Amino Acids:The building blocks of proteins pK1 pK2 a amino acids because of the a carboxylic and a amino groups pK1 and pK2 respectively pKR is for R group pK’s pK1 2.2 while pK2 9.4 In the physiological pH range, both carboxylic and amino groups are completely ionized
Amino acids are Ampholytes They can act as either an acid or a base They are Zwitterions or molecules that have both a positive and a negative charge Because of their ionic nature they have extremely high melting temperatures
Amino acids can form peptide bonds Amino acid residue peptide units dipeptides tripeptides oligopeptides polypeptides Proteins are molecules that consist of one or more polypeptide chains Peptides are linear polymers that range from 8 to 4000 amino acid residues There are twenty (20) different naturally occurring amino acids
Linear arrays of amino acids can make a huge number of molecules Consider a peptide with two amino acids AA1 AA2 20 x 20 = 400 different molecules AA1 AA2 AA3 20 x 20 x 20 = 8000 different molecules For 100 amino acid protein the # of possibilities are: The total number of atoms in the universe is estimated at
Characteristics of Amino Acids There are three main physical categories to describe amino acids: 1) Non polar “hydrophobic” nine in all Glycine, Alanine, Valine, Leucine, Isoleucine, Methionine, Proline, Phenylalanine and Tryptophan 2) Uncharged polar, six in all Serine, Threonine, Asparagine, Glutamine Tyrosine, Cysteine 3) Charged polar, five in all Lysine, Arginine, Glutamic acid, Aspartic acid, and Histidine
Amino Acids You must know: Their names Their structure Their three letter code Their one letter code Tyrosine, Tyr, Y, aromatic, hydroxyl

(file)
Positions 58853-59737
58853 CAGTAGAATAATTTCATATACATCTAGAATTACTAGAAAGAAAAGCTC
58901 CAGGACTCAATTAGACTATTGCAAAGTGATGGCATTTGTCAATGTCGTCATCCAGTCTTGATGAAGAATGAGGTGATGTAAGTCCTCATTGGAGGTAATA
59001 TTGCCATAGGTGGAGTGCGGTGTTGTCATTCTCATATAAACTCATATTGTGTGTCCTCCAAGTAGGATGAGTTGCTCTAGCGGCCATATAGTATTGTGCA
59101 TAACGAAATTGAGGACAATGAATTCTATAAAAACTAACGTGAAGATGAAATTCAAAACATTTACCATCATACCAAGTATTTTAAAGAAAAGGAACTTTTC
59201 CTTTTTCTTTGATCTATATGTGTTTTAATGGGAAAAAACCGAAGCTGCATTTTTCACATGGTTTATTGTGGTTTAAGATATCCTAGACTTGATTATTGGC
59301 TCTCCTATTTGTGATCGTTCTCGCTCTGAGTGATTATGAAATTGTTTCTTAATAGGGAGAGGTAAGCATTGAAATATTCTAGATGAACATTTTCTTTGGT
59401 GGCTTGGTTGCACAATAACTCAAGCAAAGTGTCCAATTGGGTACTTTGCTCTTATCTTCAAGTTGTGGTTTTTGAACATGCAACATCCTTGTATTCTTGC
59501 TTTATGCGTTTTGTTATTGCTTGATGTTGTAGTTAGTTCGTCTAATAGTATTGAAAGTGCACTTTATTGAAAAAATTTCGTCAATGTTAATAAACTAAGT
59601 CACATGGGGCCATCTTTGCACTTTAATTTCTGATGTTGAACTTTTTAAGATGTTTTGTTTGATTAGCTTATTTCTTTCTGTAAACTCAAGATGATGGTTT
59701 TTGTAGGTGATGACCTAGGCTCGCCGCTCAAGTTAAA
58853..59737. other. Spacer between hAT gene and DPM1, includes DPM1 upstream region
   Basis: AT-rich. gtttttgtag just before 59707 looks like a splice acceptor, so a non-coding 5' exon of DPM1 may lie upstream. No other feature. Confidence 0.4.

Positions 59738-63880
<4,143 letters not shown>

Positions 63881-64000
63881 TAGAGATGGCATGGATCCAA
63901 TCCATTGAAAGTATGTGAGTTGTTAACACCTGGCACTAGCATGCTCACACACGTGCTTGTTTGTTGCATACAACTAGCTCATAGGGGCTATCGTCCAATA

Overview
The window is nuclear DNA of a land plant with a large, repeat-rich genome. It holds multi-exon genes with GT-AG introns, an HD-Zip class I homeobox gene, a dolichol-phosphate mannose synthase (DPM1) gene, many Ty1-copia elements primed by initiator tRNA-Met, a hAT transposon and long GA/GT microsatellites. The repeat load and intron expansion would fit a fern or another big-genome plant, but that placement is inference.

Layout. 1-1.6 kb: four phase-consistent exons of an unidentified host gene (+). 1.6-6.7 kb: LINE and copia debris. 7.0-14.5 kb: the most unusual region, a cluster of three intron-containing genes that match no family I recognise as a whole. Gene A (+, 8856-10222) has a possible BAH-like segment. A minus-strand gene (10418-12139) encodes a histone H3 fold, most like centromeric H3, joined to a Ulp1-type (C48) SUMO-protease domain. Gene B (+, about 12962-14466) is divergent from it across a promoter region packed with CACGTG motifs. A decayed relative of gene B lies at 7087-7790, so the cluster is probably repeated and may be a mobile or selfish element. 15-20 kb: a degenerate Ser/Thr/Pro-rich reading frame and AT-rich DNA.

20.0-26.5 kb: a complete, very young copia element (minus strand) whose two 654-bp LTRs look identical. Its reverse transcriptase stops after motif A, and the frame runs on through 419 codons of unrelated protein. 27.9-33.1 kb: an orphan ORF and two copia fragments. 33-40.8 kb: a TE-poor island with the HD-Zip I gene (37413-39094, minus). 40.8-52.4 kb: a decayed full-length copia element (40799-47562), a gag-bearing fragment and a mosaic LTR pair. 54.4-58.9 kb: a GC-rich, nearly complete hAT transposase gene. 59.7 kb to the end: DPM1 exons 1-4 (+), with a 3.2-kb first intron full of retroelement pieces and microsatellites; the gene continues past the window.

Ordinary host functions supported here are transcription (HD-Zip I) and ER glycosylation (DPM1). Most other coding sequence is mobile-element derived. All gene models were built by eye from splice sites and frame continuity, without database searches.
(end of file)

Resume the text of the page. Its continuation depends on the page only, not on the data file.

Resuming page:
Acid - Base properties of amino acids Isoelectric point: the pH where a protein carries no net electrical charge For a mono amino-mono carboxylic residue pKi = pK1 and pKj = pK2 ; for D and E, pKi = pK1 and pKj - pKR ; For R, H and K, pKi = KR and pKj = pK2
The tetra peptide Ala-Tyr-Asp-Gly or AYDG Greek lettering used to identify atoms in lysine or glutamate
Optical activity - The ability to rotate plane - polarized light Asymmetric carbon atom Chirality - Not superimposable Mirror image - enantiomers (+) Dextrorotatory - right - clockwise (-) Levorotatory - left counterclockwise Na D Line passed through polarizing filters. Operational definition only cannot predict absolute configurations }
Stereoisomers One or many chiral centers N chiral centers 2N possible stereoisomers and 2N-1 are enantiomeric For N = 2 there are 4 possible sterioisomers of which 2 are enatiomers and 2 are diastereomers Diastereomers are not mirror images and have different chemical properties.
The Fischer Convention Absolute configuration about an asymmetric carbon related to glyceraldehyde (+) = D-Glyceraldehyde (-) = L-Glyceraldehyde
All naturally occurring amino acids that make up proteins are in the L conformation In the Fischer projection all bonds in the horizontal direction is coming out of the plane if the paper, while the vertical bonds project behind the plane of the paper The CORN method for L isomers: put the hydrogen towards you and read off CO R N clockwise around the Ca This works for all amino acids.
Cahn - Ingold - Prelog system Can give absolute configuration nomenclature to multiple chiral centers. Priority Atoms of higher atomic number bonded to a chiral center are ranked above those of lower atomic number with lowest priority away from you R highest to lowest = clockwise, S highest to lowest = counterclockwise SH>OH>NH2>COOH>CHO>CH2OH>C6H5>CH3>H
The major advantage of the CIP or RS system is that the chiralities of compounds with multiple asymmetric centers can be unambiguously described
Prochiral substituents are distinguishable Two chemically identical substituents to an otherwise chiral tetrahedral center are geometrically distinct.
Planar objects with no rotational symmetry also have prochariality Flat trigonal molecules such as aldehydes can be prochiral With the flat side facing the viewer if the priority is clockwise it is called the (a) re face (rectus) else it is the (b) si face (sinistrus).
Lecture 6 Monday Feb 3 • Protein Geometry • Primary sequence • Sequence alignments